I Don’t Know What to Call It, but I’m Celebrating Anyway

March 31, 2010

I’m not going to be caught around here for any fool celebration. To hell with birthdays!
• Norman Rockwell

I’m not celebrating my birthday today (it’s in September–mark your calendar!), nor am I commemorating my anniversary. That was Monday. No. Today is my 200th post since last fall when I decided to add this daily experiment in creative persistence to my already busy enough schedule.

I teach a course in classroom creativity and much of my work as an educator and a human being focuses on both personal creativity and on the ways in which leaders of all kinds in and out of the classroom can make room for—and truly nurture—the creative spirits of the people with whom they work. (Note: being creative yourself is often easier than nurturing it in others since that can require you to put your desired outcomes aside to allow room for others to add theirs.)

Tomorrow I’ll finish the D.O.L.I.F.E., but today I want to bask in accomplishment and share a few insights from this persistence:

• Nothing that has to be done repetitively is always fun. See what I’ve written about drudgery in earlier posts. No matter how delightful a task is, if the sun rises and you have to do it again and then again and then once more, you may wish you’d never begun.

• If you decide to do something like this, it takes on a life of its own. I have a huge pile of possibilities of things to write about now and I cannot read or listen or view without thinking about it.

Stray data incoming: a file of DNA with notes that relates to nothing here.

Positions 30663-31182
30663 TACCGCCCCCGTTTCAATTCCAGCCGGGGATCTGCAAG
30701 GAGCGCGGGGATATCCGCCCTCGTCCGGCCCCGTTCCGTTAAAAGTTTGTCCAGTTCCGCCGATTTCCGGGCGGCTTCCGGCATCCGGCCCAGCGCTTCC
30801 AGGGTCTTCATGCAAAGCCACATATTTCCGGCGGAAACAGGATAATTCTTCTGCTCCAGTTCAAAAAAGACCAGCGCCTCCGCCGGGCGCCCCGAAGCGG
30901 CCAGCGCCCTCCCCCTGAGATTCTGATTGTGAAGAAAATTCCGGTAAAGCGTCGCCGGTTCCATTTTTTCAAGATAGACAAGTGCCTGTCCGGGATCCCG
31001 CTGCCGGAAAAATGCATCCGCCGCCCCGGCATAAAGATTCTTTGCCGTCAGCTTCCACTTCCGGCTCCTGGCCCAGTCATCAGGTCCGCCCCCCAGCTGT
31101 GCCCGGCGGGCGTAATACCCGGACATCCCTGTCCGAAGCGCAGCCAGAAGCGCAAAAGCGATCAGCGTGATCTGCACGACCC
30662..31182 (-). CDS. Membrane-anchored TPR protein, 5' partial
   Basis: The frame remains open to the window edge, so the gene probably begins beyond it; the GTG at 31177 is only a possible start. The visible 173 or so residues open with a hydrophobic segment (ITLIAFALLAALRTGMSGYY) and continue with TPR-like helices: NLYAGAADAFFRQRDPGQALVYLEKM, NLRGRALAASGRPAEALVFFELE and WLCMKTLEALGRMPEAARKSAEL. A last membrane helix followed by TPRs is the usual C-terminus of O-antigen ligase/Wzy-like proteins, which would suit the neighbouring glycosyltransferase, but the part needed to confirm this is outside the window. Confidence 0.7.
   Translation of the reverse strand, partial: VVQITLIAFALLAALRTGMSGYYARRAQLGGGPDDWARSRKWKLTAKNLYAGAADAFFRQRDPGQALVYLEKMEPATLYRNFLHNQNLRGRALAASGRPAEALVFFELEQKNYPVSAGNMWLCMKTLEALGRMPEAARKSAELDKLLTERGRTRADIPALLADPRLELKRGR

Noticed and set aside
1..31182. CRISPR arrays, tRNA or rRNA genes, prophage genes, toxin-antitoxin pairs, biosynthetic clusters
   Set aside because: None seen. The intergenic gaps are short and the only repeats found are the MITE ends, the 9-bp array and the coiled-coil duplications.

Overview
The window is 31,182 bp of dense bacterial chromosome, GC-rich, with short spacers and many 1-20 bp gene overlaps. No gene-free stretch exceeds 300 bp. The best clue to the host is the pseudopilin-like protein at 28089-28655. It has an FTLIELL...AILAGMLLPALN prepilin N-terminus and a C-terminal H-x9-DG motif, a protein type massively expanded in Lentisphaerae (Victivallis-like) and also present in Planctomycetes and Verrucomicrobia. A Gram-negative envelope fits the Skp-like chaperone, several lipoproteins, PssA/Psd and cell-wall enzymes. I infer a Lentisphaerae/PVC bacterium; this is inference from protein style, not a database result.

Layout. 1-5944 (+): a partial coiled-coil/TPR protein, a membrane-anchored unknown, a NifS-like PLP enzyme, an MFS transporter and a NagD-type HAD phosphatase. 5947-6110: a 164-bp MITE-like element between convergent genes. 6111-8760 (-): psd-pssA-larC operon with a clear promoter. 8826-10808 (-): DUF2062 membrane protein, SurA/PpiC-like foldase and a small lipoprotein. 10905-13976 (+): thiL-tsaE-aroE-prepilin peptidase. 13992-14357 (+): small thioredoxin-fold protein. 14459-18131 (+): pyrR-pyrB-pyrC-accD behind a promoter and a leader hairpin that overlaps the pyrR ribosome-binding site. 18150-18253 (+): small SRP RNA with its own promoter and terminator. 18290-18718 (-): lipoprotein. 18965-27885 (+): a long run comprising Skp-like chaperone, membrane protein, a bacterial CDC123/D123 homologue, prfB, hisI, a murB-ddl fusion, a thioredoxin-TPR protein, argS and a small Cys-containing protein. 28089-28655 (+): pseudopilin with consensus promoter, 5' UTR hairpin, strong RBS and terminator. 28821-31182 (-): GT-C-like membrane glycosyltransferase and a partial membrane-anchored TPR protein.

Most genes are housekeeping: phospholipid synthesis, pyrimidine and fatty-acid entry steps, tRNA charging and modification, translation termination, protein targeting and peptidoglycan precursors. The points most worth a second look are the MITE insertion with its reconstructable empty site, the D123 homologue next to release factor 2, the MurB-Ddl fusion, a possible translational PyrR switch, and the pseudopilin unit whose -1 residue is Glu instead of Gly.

• I could be much better at this if I were able to devote real time to it, but every time I do, I realize how much time it’s sucking from other things that I really need to be doing, making this blog an ongoing procrastinatory project, thus linking it to my study of procrastination, which makes it less of a time-waster and more purposeful, doesn’t it?

• I am discovering how truly adept I am at interlinking all of my interests and finding uses for the seemingly useless. I am becoming particularly good at finding other uses for these posts and making them an integral part of my teaching life. I have realized on re-reading, for example, that some of the posts will fit into courses I teach. I just used some in handouts for a conference presentation. Combining the want to with the have to is one way to integrate your life. This work gives me a concrete way to illustrate that integration.

• I am learning to be okay with mediocrity. It makes me sad even to word process those words, but there are days when I truly don’t have the time to devote to saying something significant (okay, there are LOTS of days when this is true as any regular reader would probably notice). There are other days, however, when I thought that I didn’t have time and I whip something out and I find, on later rereading, that I said something significant. Go figure.

• If you want to learn something about your writer’s quirks, do some regular writing and then reread it. You will shrink in horror as well as pat yourself on the back in celebration of your cleverness. I’m hoping you’ll be able to do more patting than shrinking!

If a celebration of a 200th anniversary is a bicentennial, what DO you call a 200th post celebration?

What can you celebrate today? It doesn’t have to be big or important—just something you’re delighted by or happy about.

Sometimes people get mad at The Simpson’s subversive story telling, but there’s another message in there, which is a celebration of making wild, funny stories.
• Matt Groening



  1. how you made such active site can you explain me alittle

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